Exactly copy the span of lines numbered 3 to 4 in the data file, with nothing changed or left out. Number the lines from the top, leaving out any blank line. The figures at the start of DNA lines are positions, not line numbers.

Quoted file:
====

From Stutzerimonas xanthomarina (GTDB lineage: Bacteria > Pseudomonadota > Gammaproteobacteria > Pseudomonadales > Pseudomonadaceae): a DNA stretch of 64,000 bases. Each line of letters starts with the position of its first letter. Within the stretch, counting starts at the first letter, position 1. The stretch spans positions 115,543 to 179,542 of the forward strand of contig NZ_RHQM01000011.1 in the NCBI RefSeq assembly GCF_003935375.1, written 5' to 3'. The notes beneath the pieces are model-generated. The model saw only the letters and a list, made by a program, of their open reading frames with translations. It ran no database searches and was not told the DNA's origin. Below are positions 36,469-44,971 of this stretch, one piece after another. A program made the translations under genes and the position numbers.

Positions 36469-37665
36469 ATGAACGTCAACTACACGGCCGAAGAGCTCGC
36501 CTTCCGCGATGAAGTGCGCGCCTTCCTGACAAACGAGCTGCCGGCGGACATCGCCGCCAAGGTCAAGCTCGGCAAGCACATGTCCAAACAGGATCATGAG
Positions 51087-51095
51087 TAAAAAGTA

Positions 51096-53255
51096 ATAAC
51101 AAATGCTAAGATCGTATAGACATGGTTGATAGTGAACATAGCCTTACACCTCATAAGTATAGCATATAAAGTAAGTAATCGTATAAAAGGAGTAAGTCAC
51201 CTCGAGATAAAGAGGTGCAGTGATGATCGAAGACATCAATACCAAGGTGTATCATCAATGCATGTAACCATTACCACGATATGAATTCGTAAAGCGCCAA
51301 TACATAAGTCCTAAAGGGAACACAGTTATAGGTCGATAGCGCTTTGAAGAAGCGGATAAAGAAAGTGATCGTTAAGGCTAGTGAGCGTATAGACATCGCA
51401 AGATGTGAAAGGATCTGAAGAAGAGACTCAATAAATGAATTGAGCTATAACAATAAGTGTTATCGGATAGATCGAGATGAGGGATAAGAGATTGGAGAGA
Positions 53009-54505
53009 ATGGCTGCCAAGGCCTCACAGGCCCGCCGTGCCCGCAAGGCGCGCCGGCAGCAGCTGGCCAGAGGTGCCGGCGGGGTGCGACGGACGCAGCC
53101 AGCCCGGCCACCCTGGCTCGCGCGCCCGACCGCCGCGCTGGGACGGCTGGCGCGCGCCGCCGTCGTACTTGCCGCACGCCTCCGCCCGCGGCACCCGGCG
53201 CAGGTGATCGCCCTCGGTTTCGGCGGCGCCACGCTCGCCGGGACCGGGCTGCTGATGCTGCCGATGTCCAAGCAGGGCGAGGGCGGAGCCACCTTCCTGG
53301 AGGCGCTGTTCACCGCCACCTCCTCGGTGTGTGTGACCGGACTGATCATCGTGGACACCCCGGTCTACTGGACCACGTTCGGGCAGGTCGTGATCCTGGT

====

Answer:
36469 ATGAACGTCAACTACACGGCCGAAGAGCTCGC
36501 CTTCCGCGATGAAGTGCGCGCCTTCCTGACAAACGAGCTGCCGGCGGACATCGCCGCCAAGGTCAAGCTCGGCAAGCACATGTCCAAACAGGATCATGAG